Holy Smoke is a supposed romantic comedy starring Kate Winslet and Harvey Kietel. This movie is by far one of the worst films of the year and among the poorest I've seen in years. This is somewhat surprising based on the film's creators. Director Jane Campion previously directed the artful "The Piano," Winslet put in a good perfomance in "Heavenly Creatures" and a couple of the Merchant Ivory films before boarding "Titanic" and Harvey Kietel has played this type of role before with much better results. Nevertheless, before this movie is through, the viewer is subjected to Kate Winslet peeing on herself, Harvey Kietel in a dress, and worst of all, a story that always seems like it just has to get better really soon and never does.
Winslet plays Ruth, a girl who, while in India acquires a new sense of spiritual enlightenment from a guru there. Fearing that she has fallen in with a cult, her family acquires the services of a "deprogrammer" played by Kietel. He then takes her to a fairly secluded house and begins his treatments after getting her to reluctantly consent to do this. The film was originally billed as a romantic comedy battle of the sexes, and was even advertised during its theatrical run with a boxing promotion-like ad. The truth is that the film lacks the charm and enjoyment that other such "battle of the sexes" films often possess and is filled with characters a viewer never develops a reason to care about and a story that is rather frustrating for its duration.
While the film received its share of critical acclaim, the film does not seem to deserve any such praise. While some may feel that I have somehow overlooked Campion's brillance and who wish to subject themselves to this film despite my protestations to the contrary, I fear that there is nothing I can convey in this review which might save such people from both the waste of time and the disappointment that this film will likely cause, but for all others, avoid this film.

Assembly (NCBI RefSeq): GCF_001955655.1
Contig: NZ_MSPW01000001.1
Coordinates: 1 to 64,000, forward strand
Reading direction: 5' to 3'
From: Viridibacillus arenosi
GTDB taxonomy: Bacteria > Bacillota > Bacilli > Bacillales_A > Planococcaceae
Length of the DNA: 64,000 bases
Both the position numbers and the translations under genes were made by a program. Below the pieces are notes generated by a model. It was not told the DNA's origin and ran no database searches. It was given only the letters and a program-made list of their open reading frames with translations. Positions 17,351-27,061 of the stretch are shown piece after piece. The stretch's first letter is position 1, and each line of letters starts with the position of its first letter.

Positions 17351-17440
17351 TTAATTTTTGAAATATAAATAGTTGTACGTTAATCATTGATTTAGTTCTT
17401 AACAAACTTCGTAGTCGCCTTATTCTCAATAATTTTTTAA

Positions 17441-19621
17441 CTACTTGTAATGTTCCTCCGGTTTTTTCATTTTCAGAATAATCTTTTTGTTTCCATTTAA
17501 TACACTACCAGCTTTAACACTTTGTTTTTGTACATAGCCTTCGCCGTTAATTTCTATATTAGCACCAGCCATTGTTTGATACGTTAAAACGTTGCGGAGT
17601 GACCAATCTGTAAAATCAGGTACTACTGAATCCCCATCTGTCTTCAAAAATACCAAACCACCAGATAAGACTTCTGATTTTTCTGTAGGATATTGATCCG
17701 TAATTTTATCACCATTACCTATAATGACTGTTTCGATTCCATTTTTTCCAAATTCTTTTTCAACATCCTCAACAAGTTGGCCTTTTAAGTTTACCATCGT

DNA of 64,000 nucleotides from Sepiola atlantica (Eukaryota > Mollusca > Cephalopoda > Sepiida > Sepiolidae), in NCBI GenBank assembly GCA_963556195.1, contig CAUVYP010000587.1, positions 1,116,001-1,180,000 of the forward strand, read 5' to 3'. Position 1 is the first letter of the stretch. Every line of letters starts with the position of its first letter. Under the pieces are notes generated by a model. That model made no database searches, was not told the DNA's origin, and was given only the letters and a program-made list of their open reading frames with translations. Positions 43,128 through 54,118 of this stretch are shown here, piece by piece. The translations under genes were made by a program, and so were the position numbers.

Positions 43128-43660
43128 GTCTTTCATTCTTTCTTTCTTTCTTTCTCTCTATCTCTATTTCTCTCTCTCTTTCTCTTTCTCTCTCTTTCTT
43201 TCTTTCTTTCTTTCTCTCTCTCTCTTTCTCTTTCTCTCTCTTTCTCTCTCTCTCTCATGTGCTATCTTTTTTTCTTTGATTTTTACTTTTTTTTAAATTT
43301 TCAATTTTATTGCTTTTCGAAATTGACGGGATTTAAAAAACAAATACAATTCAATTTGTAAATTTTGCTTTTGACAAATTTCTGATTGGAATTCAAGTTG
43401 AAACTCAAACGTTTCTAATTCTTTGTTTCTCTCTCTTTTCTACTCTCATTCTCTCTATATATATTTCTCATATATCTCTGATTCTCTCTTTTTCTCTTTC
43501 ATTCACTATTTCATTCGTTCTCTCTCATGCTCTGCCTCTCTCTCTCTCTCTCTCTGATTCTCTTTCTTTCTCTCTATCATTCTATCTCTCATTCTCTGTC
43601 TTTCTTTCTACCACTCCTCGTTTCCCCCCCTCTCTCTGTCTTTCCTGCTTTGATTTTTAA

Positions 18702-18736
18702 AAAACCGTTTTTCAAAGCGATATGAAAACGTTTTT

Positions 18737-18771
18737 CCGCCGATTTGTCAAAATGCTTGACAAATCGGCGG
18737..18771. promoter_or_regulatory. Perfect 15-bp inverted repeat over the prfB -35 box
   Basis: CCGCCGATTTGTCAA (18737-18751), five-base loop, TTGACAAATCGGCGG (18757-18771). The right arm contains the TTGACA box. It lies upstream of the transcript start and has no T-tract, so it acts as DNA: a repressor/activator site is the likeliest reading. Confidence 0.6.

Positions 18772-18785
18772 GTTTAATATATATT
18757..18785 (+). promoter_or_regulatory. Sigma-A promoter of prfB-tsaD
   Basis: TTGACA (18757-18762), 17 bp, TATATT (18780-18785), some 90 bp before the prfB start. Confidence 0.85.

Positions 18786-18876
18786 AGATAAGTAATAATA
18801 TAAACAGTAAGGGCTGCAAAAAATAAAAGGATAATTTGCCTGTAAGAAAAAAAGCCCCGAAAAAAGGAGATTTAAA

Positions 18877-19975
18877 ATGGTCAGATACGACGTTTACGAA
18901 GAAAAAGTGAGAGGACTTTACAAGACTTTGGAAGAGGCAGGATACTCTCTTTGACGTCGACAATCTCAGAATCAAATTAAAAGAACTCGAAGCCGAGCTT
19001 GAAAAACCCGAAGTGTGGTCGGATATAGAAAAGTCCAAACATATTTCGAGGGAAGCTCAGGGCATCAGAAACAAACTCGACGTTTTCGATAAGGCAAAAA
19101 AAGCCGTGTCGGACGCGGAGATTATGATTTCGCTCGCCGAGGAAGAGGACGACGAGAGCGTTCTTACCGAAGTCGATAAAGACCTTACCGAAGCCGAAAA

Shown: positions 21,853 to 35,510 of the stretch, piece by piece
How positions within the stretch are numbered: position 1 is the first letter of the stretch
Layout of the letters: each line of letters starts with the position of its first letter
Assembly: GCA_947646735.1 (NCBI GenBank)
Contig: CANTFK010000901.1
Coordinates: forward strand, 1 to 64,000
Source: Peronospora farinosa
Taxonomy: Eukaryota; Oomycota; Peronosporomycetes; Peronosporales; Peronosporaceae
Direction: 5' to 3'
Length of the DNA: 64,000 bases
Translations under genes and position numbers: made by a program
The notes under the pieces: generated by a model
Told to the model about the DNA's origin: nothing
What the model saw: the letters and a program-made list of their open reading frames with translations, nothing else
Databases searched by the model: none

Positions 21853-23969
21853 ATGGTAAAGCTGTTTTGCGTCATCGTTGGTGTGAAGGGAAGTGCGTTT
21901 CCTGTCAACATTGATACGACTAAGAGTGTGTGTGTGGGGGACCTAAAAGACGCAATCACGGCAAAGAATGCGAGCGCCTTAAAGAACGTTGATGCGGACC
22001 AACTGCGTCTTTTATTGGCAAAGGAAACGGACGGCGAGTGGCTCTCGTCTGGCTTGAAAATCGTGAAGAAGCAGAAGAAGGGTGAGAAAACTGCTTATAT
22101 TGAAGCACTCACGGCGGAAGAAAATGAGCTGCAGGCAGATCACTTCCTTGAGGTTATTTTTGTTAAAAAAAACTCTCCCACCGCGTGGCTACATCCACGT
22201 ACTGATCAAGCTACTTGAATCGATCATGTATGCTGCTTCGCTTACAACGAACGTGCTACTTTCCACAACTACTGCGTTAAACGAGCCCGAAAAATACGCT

Holy Smoke is presented in Widescreen Anamporphic with an aspect ratio of 1.85:1 The colors are well represented and at times rather vivid. (Keitel's lipstick comes through in a bold shade of red). There are few, if any identifiable imperfections and the audio and video presentation are the least of my complaints about the film.
The DVD is presented in Dolby Digital 5.1 sound. The sound transfer on the DVD is a good one and the dialogue which drives a great portion of the film is extremely clear. Further, a viewer need not adjust the volume throughout the film to enjoy it.
While based on the above review, one might think I was relieved to avoid wasting more time on this DVD, I was actually disappointed in the lack of extras. I was hoping for a director's commentary track, simply to get an idea what the hell Ms. Campion was thinking throughout the film. Sadly, such was not present.
While I have recommended that viewers "Skip it" this is only because I was unable to select the "do yourself a favor and steer the hell clear of it" option. There are far better films, both mainstream and art-house which deserve your time and attention more than this one.